Guessing Smart Phone PINs by Monitoring the Accelerometer
“Practicality of Accelerometer Side Channels on Smartphones,” by Adam J. Aviv. Benjamin Sapp, Matt Blaze, and Jonathan M. Smith.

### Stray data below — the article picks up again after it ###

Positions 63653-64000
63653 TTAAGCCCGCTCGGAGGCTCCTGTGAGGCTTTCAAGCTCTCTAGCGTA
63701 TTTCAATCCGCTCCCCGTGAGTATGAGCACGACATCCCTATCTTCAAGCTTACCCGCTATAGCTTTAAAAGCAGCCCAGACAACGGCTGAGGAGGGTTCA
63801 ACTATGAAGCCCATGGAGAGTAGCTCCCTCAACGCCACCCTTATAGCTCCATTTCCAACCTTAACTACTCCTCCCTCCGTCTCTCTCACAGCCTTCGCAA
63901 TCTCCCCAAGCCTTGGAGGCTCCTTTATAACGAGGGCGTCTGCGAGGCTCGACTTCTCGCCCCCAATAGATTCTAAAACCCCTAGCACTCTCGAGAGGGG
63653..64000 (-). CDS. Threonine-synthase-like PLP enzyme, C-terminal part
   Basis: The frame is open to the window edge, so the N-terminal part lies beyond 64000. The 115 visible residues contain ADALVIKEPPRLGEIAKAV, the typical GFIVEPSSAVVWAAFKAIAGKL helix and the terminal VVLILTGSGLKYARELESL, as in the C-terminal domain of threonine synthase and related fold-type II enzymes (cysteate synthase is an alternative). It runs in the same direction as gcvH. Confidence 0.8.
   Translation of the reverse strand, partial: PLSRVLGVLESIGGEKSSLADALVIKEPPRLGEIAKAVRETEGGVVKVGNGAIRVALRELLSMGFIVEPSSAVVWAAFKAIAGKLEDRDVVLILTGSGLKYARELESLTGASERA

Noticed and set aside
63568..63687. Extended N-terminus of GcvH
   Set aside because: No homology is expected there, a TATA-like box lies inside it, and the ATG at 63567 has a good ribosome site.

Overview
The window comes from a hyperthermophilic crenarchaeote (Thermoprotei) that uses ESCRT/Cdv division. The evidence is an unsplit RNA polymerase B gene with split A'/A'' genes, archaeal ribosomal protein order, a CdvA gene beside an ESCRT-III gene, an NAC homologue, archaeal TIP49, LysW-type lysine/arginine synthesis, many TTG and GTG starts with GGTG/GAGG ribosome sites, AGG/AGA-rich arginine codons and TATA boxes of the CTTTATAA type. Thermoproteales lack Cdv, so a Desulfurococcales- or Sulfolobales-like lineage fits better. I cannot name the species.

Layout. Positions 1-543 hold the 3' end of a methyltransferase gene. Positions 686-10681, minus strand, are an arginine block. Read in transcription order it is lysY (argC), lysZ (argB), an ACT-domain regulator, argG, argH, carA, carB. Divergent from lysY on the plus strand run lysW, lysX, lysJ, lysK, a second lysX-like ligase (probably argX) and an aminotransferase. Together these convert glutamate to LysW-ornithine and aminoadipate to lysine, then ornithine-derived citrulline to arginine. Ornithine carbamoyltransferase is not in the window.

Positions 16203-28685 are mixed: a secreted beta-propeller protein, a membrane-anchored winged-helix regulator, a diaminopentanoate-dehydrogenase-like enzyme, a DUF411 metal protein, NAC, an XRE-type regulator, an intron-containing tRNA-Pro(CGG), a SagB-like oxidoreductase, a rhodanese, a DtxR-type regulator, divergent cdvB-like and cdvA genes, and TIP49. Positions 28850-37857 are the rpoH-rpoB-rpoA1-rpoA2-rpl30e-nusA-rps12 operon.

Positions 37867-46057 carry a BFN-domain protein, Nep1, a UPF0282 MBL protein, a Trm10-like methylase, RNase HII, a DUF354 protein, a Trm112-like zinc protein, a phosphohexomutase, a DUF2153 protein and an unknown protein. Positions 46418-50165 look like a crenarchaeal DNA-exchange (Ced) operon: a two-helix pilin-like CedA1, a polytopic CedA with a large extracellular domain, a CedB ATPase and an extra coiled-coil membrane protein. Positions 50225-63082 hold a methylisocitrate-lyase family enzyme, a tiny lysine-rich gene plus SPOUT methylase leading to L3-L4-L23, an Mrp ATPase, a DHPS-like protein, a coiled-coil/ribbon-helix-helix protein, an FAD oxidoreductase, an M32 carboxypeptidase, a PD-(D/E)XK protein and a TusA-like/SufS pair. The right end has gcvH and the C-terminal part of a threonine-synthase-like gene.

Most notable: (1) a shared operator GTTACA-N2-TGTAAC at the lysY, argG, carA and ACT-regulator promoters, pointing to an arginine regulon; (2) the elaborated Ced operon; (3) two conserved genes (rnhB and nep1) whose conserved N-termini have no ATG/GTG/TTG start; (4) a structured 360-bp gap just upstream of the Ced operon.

Abstract: Modern smartphones are equipped with a plethora of sensors that enable a wide range of interactions, but some of these sensors can be employed as a side channel to surreptitiously learn about user input. In this paper, we show that the accelerometer sensor can also be employed as a high-bandwidth side channel; particularly, we demonstrate how to use the accelerometer sensor to learn user tap and gesture-based input as required to unlock smartphones using a PIN/password or Android’s graphical password pattern. Using data collected from a diverse group of 24 users in controlled (while sitting) and uncontrolled (while walking) settings, we develop sample rate independent features for accelerometer readings based on signal processing and polynomial fitting techniques. In controlled settings, our prediction model can on average classify the PIN entered 43% of the time and pattern 73% of the time within 5 attempts when selecting from a test set of 50 PINs and 50 patterns. In uncontrolled settings, while users are walking, our model can still classify 20% of the PINs and 40% of the patterns within 5 attempts. We additionally explore the possibility of constructing an accelerometer-reading-to-input dictionary and find that such dictionaries would be greatly challenged by movement-noise and cross-user training.